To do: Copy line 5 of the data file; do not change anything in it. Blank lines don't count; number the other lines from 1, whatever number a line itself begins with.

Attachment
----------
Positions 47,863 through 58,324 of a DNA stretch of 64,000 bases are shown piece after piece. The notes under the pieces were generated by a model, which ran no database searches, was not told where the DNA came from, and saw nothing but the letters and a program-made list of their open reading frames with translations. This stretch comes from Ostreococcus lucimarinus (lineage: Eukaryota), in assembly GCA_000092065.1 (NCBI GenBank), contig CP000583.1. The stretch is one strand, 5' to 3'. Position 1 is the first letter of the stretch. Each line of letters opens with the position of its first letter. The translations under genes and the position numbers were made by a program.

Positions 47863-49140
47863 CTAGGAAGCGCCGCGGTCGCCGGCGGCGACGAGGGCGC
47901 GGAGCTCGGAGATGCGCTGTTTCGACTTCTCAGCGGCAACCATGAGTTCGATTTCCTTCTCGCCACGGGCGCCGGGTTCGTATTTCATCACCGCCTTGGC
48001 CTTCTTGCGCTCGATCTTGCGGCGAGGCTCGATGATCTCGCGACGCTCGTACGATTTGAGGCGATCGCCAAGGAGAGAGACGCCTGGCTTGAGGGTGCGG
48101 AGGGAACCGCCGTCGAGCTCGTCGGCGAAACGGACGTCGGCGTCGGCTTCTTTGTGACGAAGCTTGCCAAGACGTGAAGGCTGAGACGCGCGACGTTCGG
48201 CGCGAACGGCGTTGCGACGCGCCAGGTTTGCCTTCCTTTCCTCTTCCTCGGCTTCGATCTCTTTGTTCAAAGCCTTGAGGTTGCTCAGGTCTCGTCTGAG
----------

48001 CTTCTTGCGCTCGATCTTGCGGCGAGGCTCGATGATCTCGCGACGCTCGTACGATTTGAGGCGATCGCCAAGGAGAGAGACGCCTGGCTTGAGGGTGCGG